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Consumer Reports: 6 redesigned cars that fail to deliver

March 24, 2011 12:00:00 AM PDT
When you hear the word redesign, you probably think a product is going to get much-needed improvements. But that's not always the case. Some car redesigns actually end up backfiring.

Consumer Reports' engineers assess every aspect of the vehicles they test - everything from how well the car handles, to how well the interior is laid out.

When a redesigned vehicle is tested, you expect to see significant improvements, but their testing showed the Toyota 4Runner, along with five others, doesn't deliver.

"The 4Runner doesn't handle very well. It basically bobs down the road. We'd also like a nicer interior for over $37,000. Plus, when you're driving, it's pretty loud inside," said the Consumer Reports' Tom Mutchler.

They found that the redesigned BMW X5 has poorer visibility. And of the six, the new Volkswagen Jetta was their biggest disappointment.

The Jetta used to be really fun to drive and had a very nice interior. But this car has lost its agility, and the interior looks downright cheap," Mutchler said.

Consumer Reports' tests show the Toyota Sienna, the Mercedes E350, and the Honda Odyssey - while still very good performers - are not quite as good as the vehicles they replaced. They say that overall, this is a troubling trend.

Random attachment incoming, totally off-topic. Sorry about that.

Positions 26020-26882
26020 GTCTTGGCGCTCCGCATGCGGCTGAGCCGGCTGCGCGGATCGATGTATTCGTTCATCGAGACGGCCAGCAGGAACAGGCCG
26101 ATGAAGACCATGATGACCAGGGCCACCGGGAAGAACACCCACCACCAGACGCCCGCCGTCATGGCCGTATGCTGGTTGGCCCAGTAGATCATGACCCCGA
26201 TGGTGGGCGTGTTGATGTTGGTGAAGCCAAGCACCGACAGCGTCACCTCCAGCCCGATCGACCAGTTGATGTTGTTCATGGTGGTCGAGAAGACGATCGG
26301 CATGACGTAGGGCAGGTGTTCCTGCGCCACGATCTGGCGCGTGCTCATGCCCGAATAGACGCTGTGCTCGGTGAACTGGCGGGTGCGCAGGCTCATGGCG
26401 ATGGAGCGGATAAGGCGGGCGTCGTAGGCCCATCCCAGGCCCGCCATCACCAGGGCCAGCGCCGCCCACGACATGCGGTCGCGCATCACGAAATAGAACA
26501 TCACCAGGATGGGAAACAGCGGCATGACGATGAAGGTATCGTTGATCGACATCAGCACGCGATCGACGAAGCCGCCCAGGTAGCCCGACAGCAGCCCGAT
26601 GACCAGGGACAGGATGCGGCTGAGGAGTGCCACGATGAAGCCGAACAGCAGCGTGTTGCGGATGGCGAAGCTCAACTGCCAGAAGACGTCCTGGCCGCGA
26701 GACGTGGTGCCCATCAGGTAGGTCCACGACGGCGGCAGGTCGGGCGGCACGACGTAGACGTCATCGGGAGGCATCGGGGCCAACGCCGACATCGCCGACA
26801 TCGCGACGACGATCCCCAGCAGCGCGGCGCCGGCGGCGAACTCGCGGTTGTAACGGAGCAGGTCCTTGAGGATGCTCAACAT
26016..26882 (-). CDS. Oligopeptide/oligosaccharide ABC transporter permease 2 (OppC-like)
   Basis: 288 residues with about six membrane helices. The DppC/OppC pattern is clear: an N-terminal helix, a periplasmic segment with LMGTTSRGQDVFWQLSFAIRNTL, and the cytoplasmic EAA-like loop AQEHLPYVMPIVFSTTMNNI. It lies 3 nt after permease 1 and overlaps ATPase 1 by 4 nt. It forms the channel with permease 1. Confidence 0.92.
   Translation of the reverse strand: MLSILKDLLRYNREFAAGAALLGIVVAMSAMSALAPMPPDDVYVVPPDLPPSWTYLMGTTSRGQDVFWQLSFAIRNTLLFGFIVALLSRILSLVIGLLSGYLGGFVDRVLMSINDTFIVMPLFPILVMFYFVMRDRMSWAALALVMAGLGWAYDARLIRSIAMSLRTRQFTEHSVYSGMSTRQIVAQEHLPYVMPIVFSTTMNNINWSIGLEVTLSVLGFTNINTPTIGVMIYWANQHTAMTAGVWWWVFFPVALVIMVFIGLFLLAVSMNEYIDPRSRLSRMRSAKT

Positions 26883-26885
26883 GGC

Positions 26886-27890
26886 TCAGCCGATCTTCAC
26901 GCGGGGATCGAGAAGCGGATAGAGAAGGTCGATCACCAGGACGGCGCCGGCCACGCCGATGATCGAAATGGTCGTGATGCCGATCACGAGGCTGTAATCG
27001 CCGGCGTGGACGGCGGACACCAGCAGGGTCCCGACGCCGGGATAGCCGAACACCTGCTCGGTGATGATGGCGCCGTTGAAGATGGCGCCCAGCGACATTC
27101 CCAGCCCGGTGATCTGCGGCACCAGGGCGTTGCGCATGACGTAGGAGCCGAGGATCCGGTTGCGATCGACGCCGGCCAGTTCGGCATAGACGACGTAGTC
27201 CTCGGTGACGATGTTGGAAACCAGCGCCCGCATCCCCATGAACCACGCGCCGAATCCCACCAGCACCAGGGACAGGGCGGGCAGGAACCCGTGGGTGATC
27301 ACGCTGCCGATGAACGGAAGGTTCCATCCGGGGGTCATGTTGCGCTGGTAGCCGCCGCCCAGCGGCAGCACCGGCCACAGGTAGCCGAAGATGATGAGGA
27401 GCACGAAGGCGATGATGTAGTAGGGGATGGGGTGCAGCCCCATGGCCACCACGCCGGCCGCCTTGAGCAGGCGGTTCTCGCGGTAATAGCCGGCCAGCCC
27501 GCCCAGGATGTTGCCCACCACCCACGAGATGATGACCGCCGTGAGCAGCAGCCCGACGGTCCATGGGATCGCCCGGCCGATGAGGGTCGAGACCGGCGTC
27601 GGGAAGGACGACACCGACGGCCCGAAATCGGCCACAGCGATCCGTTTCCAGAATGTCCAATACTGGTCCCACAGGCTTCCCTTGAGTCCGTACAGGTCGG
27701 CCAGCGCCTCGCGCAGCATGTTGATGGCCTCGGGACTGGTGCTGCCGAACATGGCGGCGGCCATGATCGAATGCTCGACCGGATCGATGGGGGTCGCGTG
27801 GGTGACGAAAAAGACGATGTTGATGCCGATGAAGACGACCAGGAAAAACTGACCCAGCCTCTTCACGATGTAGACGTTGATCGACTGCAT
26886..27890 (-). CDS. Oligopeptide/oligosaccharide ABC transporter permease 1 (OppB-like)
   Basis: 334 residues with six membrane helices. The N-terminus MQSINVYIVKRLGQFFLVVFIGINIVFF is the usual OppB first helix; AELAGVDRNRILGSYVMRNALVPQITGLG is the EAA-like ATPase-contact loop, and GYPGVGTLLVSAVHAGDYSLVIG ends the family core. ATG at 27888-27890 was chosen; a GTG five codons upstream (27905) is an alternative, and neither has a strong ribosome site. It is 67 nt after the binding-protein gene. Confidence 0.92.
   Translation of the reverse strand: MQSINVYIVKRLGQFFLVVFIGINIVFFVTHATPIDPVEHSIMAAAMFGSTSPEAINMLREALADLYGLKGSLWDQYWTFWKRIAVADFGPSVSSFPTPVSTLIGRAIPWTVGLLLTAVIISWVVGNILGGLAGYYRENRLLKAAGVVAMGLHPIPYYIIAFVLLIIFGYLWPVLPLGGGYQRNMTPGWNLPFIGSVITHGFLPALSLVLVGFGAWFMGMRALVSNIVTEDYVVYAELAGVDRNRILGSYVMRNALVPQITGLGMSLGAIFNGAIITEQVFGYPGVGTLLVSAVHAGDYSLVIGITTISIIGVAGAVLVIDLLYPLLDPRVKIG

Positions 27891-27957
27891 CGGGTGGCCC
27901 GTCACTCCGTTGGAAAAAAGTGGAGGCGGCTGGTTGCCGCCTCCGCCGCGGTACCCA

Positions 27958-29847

"Two areas where we often see a decline are in vehicle handling and controls. Now both of these can affect safety, so you want them to get better, not worse," Mutchler said.

If you're interested in one of these vehicles but aren't thrilled by Consumer Reports' findings, look for an earlier model before the redesign. An added bonus is you'll save some money buying used.

Finally, Consumer Reports said not all redesigns are a disappointment. Several new ones they tested are significantly improved, including the 2011 Hyundai Sonata, Jeep Grand Cherokee and Kia Sportage.